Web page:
In the lecture Murray describes the course of the deep depression that hit him when he reached fifty, its causes, and how he came to terms with it all. With little self-pitying, Murray lays out how it affected him and how he reacted, revealing a deep vulnerability. The immediate trigger to this midlife depressive phase was a woman who: "cheerfully recalled to me one of the nicknames she had bestowed on me thirty-odd years previously", bringing the weight of his adolescent outsider status crashing down on him again, but among the other causes was also the guilt over his mother's death (and father's distance).
       Confronting this past, and working his way through it, ultimately did the trick, more or less, and made the 'Black Dog' manageable, and Murray sketches out the most significant parts here. While the tone of the account is hardly detached, Murray tries hard to present the facts straightforwardly and not to get emotional about it; his hurt shows through, but he strikes a good tone, avoiding (publicly) wallowing in his pain.
       Of interest is also the effect his 'Black Dog'-phase had on his writing, and he describes some of that as well -- including that:

I cut down on my writing prose pieces because they were more liable than poetry to be infiltrated with the colours of confusion and obsession. Poetry does not only require discipline, it is a discipline, and resists imbalance and turgidity by evaporating when they clamour to get in.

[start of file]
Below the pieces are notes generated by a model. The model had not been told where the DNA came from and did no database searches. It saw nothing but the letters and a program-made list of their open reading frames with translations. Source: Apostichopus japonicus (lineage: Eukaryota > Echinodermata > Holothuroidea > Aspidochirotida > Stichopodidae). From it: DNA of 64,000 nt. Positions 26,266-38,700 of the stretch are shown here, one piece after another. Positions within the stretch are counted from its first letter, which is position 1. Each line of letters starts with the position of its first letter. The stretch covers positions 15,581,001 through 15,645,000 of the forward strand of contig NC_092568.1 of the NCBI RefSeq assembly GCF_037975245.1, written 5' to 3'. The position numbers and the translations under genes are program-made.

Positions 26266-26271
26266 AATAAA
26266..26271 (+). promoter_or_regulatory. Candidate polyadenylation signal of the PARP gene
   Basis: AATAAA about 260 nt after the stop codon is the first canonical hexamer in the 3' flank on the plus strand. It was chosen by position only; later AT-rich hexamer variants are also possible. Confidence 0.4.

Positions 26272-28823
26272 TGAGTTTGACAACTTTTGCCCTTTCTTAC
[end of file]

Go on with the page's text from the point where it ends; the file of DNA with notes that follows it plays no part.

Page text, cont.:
Some of Murray's issues with the political and literary establishments in Australia are also addressed -- notably the differences he had (has ?) with the "so-called Generation '68" and everything of that time ("I have tried to grow away from even the memory of that horrible era"), and his lingering bitterness (or rather outright loathing) are evident both here and in some of the poems.
       Meanwhile, it is also amusing to find him note that fictional psychiatrist Hannibal Lecter (of The Silence of the Lambs) also served him well:
He impressed upon me that for self-examination to work, you must tell the exact truth, suppressing nothing.
       From the weeping man of 'An Absolutely Ordinary Rainbow' to the opening claim of 'Rock Music' -- "Sex is a Nazi" -- 'The Black Dog Poems' included here offer a variety of glimpses into that period when: "the black dog was my brain". The anger -- of which there is more than despair -- can seem a little self-righteous and occasionally petty ("Most Culture has been an East German plastic bag", or "Modernism's not modern: it's police and despair"), but it still makes for a decent, small collection, and an obviously interesting counterpart to the lecture.
       Certainly of considerable interest to anyone interested in Murray and his poetry, Killing the Black Dog is a revealing if very succinct presentation of one man's personal demons and depressions.

- M.A.Orthofer, 20 December 2010

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Killing the Black Dog: Reviews: Les Murray: Other works by Les Murray under review: Other books of interest under review:
  • See Index of Poetry at the complete review
  • See Index of Biographical works under review
  • See Index of Australian literature at the complete review

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About the Author:

       Australian poet Les Murray was born in 1938. He has written numerous poetry collections, as well as two novels in verse.

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© 2010-2011 the complete review